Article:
We will have a few chestnuts we have discovered from the early 1960s that will expose people to some great seemingly forgotten compositions. We have begun to take the sound of the ensemble and apply it to our own original material and we have been performing those tunes in our live act and really digging it.

The overall sound of the ensemble is improving as we go along so I am very excited to get back in the studio for round 2.

Q – As far as other musical projects, what else are you working on these days? Is this band your main priority?

All of the guys in the Collective participate in lots of projects as leaders and sidemen. We created this band and recorded it as a labor of love and we have been thrilled by the overwhelmingly positive reception the record has received.

It seems our desire to lift our spirits through this soulful music is shared by others and we are humbled and honored to have the opportunity to play it.

Saturday, February 2, 2019

Alligator Records artist Lindsay Beaver to bring soulful, passionate vocals to Hey Nonny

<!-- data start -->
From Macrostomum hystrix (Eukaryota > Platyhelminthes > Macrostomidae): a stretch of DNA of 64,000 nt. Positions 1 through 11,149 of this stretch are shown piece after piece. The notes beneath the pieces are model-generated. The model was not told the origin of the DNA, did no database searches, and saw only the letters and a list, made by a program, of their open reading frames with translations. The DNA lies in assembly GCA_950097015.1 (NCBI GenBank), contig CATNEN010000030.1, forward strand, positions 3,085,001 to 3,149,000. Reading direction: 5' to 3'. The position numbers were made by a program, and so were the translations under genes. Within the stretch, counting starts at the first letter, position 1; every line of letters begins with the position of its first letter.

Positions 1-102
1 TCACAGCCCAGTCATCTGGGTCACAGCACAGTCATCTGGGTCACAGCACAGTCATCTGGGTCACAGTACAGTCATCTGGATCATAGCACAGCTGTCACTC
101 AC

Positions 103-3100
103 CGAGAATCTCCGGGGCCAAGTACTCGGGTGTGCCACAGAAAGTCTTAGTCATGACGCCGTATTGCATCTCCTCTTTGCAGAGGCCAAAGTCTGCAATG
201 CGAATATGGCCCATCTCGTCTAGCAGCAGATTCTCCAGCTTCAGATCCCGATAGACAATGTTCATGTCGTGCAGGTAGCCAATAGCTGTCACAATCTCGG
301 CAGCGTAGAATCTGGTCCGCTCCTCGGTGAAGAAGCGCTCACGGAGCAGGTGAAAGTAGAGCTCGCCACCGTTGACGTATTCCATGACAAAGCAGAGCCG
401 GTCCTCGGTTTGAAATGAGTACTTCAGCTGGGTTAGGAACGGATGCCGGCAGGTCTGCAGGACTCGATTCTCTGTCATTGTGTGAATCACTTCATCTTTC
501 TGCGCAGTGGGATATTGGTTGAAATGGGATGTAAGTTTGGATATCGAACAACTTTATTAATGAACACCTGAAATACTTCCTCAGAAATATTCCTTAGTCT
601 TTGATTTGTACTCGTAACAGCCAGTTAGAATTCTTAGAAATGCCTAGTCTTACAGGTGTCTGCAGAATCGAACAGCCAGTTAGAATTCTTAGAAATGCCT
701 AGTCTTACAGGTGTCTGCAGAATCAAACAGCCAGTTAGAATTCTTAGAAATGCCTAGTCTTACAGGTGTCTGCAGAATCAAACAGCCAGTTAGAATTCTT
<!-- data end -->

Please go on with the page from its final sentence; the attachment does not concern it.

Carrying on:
Photo by Barbara Frigiere

Alligator Records President Bruce Iglauer has described Lindsay Beaver as being like the "love child of Amy Winehouse and Little Richard."

Those influences and others can be heard on "Tough As Love," her debut album for the Chicago-based label. Beaver is a force to be reckoned with on the album, her soulful and passionate vocals dominating every song.

Beaver also does double duty as she keeps the beat as the band's drummer. Originally from Halifax, Nova Scotia, Beaver is living in Austin, Texas these days.

"Tough As Love," which continues to ride high on the blues charts, also features the talents of such guest artists Marcia Ball, Dennis Gruenling, Laura Chavez, Eve Monsees and Sax Gordon. She is expected to perform extensively from the album during her Feb. 7 show at Hey Nonny, 10 S. Vail Ave., Arlington Heights.

The show starts at 7:30 p.m. and tickets range from $15 to $30, available at